20 October 2005

Shaking My Head

I went to the meeting today---the one that I was worried about on Tuesday. The good news is that there was little to no pooping on the junior highs. The bad news? Oh, where to begin.

First of all, what is so difficult about reading e-mail? I understand that some messages/senders have a higher priority than others. I know that not everything is fun to read. After all the communications about Scope and Sequence last year, how could no one at the other high school admit to having seen them? (Although I know that one read some information in May...that was sent in March.) How could it be that after sending several pieces of e-mail this year which referred to the information on the staff intranet that this same staff was ignorant? And gee, getting Curriculum Subs for some release time? I pointed out that I sent their (the high school's) department chair a list of dates just yesterday. Oh, and at least twice in the last month, I asked him if he would like to coordinate Common Planning Time schedules with other schools. All the other schools responded with a "yes" and sent their information. This school? No answer...but the feeder schools wonder why. All of these issues could have been resolved via e-mail weeks and months ago.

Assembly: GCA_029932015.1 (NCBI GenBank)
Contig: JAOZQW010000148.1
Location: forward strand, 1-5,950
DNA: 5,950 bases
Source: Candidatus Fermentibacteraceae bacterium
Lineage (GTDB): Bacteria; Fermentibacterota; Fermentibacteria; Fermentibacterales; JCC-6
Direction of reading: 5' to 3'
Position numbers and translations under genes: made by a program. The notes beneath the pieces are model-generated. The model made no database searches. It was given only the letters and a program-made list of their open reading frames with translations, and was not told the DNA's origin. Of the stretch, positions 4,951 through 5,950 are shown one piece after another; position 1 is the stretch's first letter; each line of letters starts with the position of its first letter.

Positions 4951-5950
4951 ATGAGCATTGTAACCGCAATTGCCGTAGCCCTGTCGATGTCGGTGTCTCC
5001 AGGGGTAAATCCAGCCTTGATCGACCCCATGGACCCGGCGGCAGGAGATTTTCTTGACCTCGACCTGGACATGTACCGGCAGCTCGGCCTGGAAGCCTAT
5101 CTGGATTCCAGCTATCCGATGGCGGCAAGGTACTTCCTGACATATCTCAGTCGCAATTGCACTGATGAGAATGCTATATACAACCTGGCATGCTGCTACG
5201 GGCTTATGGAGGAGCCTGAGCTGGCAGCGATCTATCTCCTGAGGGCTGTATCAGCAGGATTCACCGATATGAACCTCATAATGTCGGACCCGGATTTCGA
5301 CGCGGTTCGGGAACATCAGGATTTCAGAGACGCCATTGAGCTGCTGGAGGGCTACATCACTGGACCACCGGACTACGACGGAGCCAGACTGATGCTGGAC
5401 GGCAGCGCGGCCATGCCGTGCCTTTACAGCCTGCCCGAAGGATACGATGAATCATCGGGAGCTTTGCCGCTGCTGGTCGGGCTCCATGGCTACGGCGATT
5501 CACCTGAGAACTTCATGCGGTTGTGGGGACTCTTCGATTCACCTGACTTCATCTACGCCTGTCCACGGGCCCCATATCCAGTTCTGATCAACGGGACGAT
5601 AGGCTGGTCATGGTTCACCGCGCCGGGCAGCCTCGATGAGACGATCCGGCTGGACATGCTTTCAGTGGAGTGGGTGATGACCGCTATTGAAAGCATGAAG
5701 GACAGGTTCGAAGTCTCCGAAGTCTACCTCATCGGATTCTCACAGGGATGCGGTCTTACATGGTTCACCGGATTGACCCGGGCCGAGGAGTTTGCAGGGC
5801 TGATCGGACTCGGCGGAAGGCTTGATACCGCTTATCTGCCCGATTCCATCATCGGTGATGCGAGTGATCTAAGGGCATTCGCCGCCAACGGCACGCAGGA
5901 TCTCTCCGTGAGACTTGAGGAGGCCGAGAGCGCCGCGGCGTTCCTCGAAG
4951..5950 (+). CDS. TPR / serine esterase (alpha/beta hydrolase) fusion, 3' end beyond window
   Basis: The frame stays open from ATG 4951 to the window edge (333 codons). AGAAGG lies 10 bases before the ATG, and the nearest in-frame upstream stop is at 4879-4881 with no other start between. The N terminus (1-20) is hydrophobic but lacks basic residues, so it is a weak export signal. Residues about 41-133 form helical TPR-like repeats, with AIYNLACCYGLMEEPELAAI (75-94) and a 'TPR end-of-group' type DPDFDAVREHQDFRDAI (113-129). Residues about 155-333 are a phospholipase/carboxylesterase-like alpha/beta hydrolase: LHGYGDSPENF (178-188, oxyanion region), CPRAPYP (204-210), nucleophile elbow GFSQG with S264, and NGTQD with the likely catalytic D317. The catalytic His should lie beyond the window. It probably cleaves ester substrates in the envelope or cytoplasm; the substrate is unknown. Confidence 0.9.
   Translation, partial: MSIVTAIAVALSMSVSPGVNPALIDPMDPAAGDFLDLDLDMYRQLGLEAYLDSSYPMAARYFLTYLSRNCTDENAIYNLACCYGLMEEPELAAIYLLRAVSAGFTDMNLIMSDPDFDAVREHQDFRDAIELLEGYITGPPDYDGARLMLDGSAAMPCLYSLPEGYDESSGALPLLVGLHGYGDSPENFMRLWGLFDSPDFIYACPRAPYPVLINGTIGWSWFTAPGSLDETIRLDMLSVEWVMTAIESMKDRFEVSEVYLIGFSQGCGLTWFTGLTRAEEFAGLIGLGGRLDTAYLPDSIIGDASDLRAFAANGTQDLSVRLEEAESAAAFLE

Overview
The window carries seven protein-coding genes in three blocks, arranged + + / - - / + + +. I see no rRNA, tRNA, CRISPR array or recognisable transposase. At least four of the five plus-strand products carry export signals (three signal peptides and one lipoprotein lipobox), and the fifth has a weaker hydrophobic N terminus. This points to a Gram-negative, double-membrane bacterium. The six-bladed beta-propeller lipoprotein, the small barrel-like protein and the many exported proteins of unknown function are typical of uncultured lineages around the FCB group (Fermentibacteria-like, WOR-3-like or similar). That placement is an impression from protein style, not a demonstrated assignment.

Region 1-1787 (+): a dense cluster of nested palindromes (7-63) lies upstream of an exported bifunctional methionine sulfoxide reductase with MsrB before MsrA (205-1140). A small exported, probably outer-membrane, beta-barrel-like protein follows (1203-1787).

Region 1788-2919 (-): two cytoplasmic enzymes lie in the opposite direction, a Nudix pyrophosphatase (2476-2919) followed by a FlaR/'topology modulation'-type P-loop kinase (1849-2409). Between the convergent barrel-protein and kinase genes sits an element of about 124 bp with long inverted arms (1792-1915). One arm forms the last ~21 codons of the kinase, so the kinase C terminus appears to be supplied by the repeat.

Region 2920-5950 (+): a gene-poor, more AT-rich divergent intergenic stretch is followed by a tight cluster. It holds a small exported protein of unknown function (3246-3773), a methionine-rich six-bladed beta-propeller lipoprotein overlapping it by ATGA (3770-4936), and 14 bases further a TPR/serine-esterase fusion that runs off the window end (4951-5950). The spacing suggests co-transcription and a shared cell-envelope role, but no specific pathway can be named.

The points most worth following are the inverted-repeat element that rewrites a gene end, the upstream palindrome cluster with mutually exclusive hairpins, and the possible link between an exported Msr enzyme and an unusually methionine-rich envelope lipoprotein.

There is an interest in a post-test at 9th grade. I'm not completely against this idea, I just think it's putting the cart before the horse. We haven't implemented the plans we've made yet. Why not see what a difference that makes---along with making passing the state test mandatory for graduation---before we lump in yet another assessment? Meanwhile, there wasn't a clear picture about how this information would be used.

Remediation came up. This is a good topic worth exploring. But again, we haven't put the plans in place to address the problems in general. Why talk about remediating when kids haven't even had an opportunity to work with the curriculum once?

I provided some data that I hope at least some people will look at and think about. When there are no African-American students in any advanced science classes---and almost none of them are passing the science WASL---there's a major issue. And that's just one example. Maybe we need to focus on which kids aren't getting an opportunity, rather than those we assume "can't."

Anyway, I am still a bit aggravated over the whole deal...from start to finish. But I will have to let it all go for now and focus my energies elsewhere. I can't make people read their e-mail. I can't make them consider the handouts. I can't make them look at data critically. Instead, I have to concentrate on what I can guide and provide input.

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